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The Best Way to Run a Startup Might Be the Opposite of What You're Planning
Starting a new business means having to deal with a list of endless decisions such as where you're going to work, your company name, who you will work with, your logo and all the minute details around the product or service that you intend to provide. It can be exhilarating, scary, or both, depending on the founder, and as I always say it's not for everyone. Amid these many decisions come some of the most essential, yet overlooked aspects of running a startup, like just how organized you want the structure of your company to be.
Startup culture sometimes gets a bad rap for being all about fun and too little about work. The media also grasps onto the idea that all startups are fast moving and youth-led, which of course isn't always true. From time to time however, some of these startups collapse because too much time is spent on creating a cool space or culture, instead of the hard work around creating, building and selling a product.
This is where small companies can benefit from a more structured environment. As inspiring as open concept, work from anywhere, Google-inspired models might be, it's helpful to learn about the benefits of a more structured framework to foster growth in a startup. What follows are some examples of this more formal work environment and how it helps.
The Realities You'll Encounter
As an entrepreneur, you might tend to resist too much structure and conventionality. After all, you've built or are building a team that can move in different directions at once. This is one of the reasons why many startups tend to have less formal organizational structure. The idea is that too much structure can render you less agile, less responsive to market changes or customer needs.
I'm advocating that balance is also important here. I've written time and time again about the importance of staying lean, but you shouldn't stay in a position where you must reinvent your model too often just to accommodate customer whims. This can lead to a lack of focus in what you're providing, confusion among those trying to sell your product, and other stumbling blocks to growth. Consider that if you're having to literally change everything about your product or service over and over again, you may not be in the right field.
To this point, a study published in California Management Review discovered that more organizational structure meant a healthier company. The study found that having an organizational structure was the key to a company's success and that the rate of growth was three times faster among companies that adopted this approach in their early years.
Formal Organizational Work Structure Benefits
The benefits of having a formal organizational work structure are plenty. They include:
A Better A Sense of Purpose
- Having a structured work environment provides guidance to employees by establishing the official reporting channels that dictate the workflow of the company. What's more, a startup can easily add new positions, as well as provide a flexible means for growth. Conversely, having no structure and taking a more "wild west" approach often means there's less accountability or mechanism to track responsibilities.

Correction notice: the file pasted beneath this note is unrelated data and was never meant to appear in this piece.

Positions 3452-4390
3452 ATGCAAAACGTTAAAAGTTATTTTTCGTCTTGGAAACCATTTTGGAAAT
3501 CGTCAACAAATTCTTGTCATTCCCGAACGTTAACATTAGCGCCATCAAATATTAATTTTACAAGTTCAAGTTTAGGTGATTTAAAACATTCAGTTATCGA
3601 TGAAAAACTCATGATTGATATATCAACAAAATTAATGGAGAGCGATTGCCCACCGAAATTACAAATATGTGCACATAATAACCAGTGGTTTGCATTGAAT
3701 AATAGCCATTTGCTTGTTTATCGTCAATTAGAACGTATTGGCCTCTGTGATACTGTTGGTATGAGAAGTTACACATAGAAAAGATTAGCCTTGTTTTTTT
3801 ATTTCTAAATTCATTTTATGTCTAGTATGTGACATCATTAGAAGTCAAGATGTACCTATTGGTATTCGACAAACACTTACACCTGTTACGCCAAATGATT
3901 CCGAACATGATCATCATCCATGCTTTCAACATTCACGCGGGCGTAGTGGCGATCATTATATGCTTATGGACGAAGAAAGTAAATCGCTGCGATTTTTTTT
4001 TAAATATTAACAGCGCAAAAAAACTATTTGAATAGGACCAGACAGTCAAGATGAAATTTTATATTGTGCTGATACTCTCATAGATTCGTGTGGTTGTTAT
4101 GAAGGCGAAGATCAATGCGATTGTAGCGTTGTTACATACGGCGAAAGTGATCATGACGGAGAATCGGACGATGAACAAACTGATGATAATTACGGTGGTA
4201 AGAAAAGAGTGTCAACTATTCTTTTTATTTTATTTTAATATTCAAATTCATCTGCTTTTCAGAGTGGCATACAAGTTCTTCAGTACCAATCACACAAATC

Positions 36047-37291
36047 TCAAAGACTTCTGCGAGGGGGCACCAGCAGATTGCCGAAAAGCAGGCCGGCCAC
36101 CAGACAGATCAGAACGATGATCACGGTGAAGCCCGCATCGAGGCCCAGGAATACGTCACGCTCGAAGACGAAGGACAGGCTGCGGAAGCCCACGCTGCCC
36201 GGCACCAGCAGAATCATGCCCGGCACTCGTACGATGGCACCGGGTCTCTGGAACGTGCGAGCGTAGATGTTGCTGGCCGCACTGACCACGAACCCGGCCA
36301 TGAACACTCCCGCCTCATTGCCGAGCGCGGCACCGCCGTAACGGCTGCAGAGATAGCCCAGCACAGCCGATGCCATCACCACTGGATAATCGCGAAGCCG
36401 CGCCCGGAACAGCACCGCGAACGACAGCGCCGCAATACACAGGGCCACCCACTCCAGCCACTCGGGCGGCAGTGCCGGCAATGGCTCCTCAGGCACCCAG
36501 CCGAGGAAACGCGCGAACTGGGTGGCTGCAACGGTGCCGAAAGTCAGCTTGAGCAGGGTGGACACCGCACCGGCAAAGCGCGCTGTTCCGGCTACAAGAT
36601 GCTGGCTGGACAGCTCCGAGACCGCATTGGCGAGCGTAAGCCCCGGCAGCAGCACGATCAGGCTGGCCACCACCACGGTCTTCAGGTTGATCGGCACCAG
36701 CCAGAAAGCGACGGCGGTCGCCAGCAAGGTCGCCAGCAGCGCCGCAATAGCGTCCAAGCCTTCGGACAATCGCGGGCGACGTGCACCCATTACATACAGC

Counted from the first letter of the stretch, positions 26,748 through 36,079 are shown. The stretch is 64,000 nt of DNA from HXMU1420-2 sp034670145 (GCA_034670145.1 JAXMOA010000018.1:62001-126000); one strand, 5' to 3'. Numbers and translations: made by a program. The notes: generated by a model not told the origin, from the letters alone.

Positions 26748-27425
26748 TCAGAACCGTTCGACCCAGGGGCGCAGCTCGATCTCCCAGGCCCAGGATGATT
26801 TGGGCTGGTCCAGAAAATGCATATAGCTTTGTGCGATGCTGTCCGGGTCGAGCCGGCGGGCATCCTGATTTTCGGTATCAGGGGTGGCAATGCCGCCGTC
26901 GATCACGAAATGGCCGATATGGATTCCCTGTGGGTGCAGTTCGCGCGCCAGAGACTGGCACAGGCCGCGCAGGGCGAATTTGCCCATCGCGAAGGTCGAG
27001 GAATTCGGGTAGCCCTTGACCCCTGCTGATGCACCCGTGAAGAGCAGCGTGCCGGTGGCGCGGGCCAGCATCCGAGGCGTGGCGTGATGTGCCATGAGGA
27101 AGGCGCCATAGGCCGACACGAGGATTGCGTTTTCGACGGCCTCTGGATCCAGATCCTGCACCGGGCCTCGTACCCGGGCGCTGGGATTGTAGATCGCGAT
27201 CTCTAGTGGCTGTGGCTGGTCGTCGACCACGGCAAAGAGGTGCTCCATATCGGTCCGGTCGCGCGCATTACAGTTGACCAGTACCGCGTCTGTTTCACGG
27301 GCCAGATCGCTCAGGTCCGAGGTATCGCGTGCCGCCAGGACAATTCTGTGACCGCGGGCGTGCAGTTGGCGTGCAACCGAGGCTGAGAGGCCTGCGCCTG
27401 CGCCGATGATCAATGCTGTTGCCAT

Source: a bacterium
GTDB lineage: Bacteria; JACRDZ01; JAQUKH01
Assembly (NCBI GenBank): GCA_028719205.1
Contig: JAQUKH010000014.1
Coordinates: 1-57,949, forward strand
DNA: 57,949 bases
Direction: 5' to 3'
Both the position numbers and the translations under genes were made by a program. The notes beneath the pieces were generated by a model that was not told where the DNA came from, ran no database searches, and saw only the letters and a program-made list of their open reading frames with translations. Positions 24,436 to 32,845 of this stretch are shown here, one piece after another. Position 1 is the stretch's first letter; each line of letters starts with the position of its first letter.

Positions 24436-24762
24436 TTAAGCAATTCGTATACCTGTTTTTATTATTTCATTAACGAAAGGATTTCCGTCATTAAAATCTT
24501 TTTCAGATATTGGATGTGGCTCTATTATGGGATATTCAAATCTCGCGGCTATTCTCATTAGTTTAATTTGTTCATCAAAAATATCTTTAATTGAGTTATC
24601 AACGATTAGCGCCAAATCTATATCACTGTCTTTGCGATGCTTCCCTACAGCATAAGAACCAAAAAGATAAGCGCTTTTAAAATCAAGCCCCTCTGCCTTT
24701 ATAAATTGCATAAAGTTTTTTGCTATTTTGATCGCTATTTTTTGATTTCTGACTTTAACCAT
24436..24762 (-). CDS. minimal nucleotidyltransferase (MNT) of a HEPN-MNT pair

- If you are running your startup from multiple locations, employees may find it difficult to know whom they ought to report to in various scenarios. With a well defined organizational structure, you're able to provide clarity to employees at all levels of a company. This means that more time and energy is used on productive tasks. Furthermore, you're able to better track and promote entry-level employees.
Better Defined Roles
- During the early stages, most startup founders find themselves filling as many roles as possible to save money and time. When the company grows, it's essential to revisit your role and ensure that you outsource much-needed skillsets to others. But, if the parameters of each role aren't set, it leads to confusion at best, duplicity and unattained goals at worst.
Communication Is Easier And More Focused
- Being in an organized structural setup doesn't mean that you have to wait for board meetings to convey new information or ask for advice. A corporate structure enforces accountability and communication through the chain of each task. You can accomplish this in a startup by making sure that your communication is frequent and casual. Listen to your advisors and team, but, in the end, you'll have to ensure that the decisions made are in line with your principles and in what you believe.
Founding a startup takes a lot of hard work and sacrifice. You have a lot of things to keep an eye on, from documentation development to company roles. While it's common for most startups to embrace fun, unstructured business models, over time, this can cripple a business if you overdo it. Having a solid organizational structure not only helps to define certain roles, it creates room to foster growth. Whatever you do, remember to reevaluate your organizational structure regularly. Ensure the relationships and roles function as effectively as possible and redefine the functions as necessary.
Written by John Boitnott and sourced from inc.com
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